Saturday 23 September 2017

Archbishop in bid to cut cost of baptisms and confirmations

Archbishop of Dublin Dr Diarmuid Martin with some of the first holy communion class pupils at St Columba’s National School in Glasnevin yesterday during the launch of the archdiocese’s new policy document.
Archbishop of Dublin Dr Diarmuid Martin with some of the first holy communion class pupils at St Columba’s National School in Glasnevin yesterday during the launch of the archdiocese’s new policy document.

Sarah MacDonald and Sarah Stack

CHURCH leaders are to unveil measures to curb lavish spending by parents on baptisms and confirmations.

The move follows the announcement of plans to reduce spending by parents on first holy communions, with expensive dresses and suits likely to be replaced by school uniforms or simple white robes.

A policy document outlining significant changes in the way children are prepared for their first communion and confession was announced yesterday by Archbishop Diarmuid Martin.

And Dr Martin promised that further policies will be rolled out to cover most of the sacraments, including baptism and confirmation.

Partying

"We will produce similar policy documents for those sacraments. We really should have been beginning at baptism," he said.

The changes may result in costly communion dresses becoming a thing of the past as parishes opt to substitute robes or school uniforms in a bid to tone down some of the excesses associated with first communions in recent years.

Archbishop Martin expressed regret at the "exaggerated spending on clothes and externals" which he said detracted from the sacrament.

"One should be very clearly looking at the amount of money spent on outfits and sometimes transport and partying as well," he said.

"Parishes should encourage people to celebrate the sacrament with the simplicity and authenticity which will help the child to fully understand the mystery of the Eucharist."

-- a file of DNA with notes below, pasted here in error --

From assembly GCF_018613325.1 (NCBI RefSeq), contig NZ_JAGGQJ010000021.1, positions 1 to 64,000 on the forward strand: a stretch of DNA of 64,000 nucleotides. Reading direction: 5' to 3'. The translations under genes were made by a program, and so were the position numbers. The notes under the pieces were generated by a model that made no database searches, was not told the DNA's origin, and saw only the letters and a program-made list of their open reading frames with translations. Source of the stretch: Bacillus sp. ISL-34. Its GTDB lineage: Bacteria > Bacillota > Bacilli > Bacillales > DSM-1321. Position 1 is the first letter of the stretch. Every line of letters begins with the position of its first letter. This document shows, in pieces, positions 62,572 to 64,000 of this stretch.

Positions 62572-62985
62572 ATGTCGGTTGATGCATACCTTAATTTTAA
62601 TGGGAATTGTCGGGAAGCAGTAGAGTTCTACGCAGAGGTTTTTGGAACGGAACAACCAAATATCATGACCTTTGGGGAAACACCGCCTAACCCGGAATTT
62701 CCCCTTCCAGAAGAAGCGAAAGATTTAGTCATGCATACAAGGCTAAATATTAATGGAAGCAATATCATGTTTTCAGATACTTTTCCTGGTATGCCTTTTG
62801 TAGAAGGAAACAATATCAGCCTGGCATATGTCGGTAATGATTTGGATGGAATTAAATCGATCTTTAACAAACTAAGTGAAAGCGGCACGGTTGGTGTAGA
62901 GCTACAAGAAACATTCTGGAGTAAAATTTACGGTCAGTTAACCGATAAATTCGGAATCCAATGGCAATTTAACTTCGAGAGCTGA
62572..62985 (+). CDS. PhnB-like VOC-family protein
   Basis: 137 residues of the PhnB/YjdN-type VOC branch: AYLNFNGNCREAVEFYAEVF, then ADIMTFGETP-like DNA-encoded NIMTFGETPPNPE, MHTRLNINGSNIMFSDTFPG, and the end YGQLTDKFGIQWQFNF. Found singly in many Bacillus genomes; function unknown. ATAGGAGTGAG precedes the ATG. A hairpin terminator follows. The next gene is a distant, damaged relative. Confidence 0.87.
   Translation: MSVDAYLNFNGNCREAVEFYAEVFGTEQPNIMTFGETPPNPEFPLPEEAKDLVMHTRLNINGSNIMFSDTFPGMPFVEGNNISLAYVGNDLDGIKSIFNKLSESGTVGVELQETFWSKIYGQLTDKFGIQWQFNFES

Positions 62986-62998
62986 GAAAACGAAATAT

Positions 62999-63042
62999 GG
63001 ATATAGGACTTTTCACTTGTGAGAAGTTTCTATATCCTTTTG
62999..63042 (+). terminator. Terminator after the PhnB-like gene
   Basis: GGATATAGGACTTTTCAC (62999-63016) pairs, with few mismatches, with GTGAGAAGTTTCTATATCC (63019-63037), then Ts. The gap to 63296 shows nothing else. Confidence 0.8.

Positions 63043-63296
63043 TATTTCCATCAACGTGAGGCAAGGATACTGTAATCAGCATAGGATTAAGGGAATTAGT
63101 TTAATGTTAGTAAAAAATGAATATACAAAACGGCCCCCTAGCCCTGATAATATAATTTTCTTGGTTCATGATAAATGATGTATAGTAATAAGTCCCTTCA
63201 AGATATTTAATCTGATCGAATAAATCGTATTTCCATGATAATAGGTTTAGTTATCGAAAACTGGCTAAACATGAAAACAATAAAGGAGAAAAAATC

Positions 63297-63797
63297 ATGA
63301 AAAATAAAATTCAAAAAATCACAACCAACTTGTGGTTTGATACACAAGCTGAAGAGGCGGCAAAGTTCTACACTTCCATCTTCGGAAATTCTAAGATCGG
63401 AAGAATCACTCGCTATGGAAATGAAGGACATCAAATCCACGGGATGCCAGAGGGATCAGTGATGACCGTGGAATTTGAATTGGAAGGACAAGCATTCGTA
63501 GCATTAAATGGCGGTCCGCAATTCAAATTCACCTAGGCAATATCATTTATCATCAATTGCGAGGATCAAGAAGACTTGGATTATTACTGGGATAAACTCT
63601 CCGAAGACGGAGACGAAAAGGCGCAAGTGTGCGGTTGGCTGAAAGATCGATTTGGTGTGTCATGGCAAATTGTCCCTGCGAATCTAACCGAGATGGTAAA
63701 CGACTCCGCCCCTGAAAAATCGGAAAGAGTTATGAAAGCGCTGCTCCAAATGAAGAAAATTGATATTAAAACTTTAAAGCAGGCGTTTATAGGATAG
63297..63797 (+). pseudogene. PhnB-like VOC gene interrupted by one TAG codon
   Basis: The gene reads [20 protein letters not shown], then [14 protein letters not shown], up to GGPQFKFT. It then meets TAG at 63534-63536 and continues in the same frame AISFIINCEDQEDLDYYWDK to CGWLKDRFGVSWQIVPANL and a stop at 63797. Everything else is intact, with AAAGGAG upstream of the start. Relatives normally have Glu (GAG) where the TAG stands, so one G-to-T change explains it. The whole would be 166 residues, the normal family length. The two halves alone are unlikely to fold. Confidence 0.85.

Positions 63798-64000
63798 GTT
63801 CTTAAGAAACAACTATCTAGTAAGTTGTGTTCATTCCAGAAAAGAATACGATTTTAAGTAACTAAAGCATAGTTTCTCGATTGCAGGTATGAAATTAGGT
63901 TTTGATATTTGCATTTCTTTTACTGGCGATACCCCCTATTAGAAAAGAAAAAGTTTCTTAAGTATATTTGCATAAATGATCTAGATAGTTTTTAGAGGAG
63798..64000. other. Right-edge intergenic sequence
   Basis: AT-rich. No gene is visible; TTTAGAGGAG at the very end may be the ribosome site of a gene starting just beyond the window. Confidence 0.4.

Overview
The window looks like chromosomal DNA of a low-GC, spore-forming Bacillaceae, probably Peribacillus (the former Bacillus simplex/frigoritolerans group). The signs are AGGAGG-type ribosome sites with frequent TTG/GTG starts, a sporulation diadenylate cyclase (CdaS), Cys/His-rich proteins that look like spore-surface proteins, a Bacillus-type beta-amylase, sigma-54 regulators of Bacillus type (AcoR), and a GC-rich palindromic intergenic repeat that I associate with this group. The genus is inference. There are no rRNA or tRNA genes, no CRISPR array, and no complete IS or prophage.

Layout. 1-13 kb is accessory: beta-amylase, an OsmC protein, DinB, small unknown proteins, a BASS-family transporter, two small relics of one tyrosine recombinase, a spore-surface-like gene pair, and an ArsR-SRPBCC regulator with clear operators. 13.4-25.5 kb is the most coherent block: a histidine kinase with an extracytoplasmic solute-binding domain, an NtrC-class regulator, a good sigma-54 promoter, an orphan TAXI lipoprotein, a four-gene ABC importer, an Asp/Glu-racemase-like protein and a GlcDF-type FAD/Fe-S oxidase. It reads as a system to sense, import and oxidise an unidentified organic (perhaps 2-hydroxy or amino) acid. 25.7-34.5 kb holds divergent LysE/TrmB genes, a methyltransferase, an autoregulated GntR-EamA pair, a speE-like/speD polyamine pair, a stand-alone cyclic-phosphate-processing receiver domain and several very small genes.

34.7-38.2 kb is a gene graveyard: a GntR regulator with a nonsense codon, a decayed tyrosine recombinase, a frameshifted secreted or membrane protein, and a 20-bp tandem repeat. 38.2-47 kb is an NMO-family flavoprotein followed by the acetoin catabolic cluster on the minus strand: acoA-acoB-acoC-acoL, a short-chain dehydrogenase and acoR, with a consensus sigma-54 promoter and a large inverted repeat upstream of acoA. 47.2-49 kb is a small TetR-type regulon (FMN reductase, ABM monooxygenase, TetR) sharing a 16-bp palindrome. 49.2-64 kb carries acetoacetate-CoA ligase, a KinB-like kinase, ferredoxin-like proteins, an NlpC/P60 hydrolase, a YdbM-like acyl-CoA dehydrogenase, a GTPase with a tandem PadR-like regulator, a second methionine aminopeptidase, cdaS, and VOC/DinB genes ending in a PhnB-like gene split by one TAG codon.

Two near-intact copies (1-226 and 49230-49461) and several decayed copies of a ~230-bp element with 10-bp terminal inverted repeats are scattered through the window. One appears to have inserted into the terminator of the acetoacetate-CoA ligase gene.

The Archdiocese of Dublin policy document proposes changes in the way children prepare for the sacraments of First Communion and Reconciliation (confession).

Under the plan, parents across the capital will have a greater role in their child's communion, taking part in the preparations instead of just signing a consent form and leaving teachings to the classroom.

It is hoped smaller groups of children will eventually receive the sacrament during Sunday Mass with their local parish community and not in private celebrations.

Archbishop Martin said the proposals would be controversial and take time to implement, but would give much greater involvement to parents, parish and school.

New figures show the average social welfare grant given to low-income families to pay for communion and confirmation ceremonies has more than halved to €120. And the number of families who obtained the grants dropped by around 1,500.

Last year, 13,970 families received an "exceptional needs" payment for communions or confirmations. The average grant was €243 and the total cost was €3.4m.

This year, Social Protection Minister Joan Burton ordered welfare officers to cap the payments at €110, but gave them discretion to pay more in cases of extreme hardship.

The average grant paid this year was down to €120, with the total cost reduced to €1.5m.

Irish Independent

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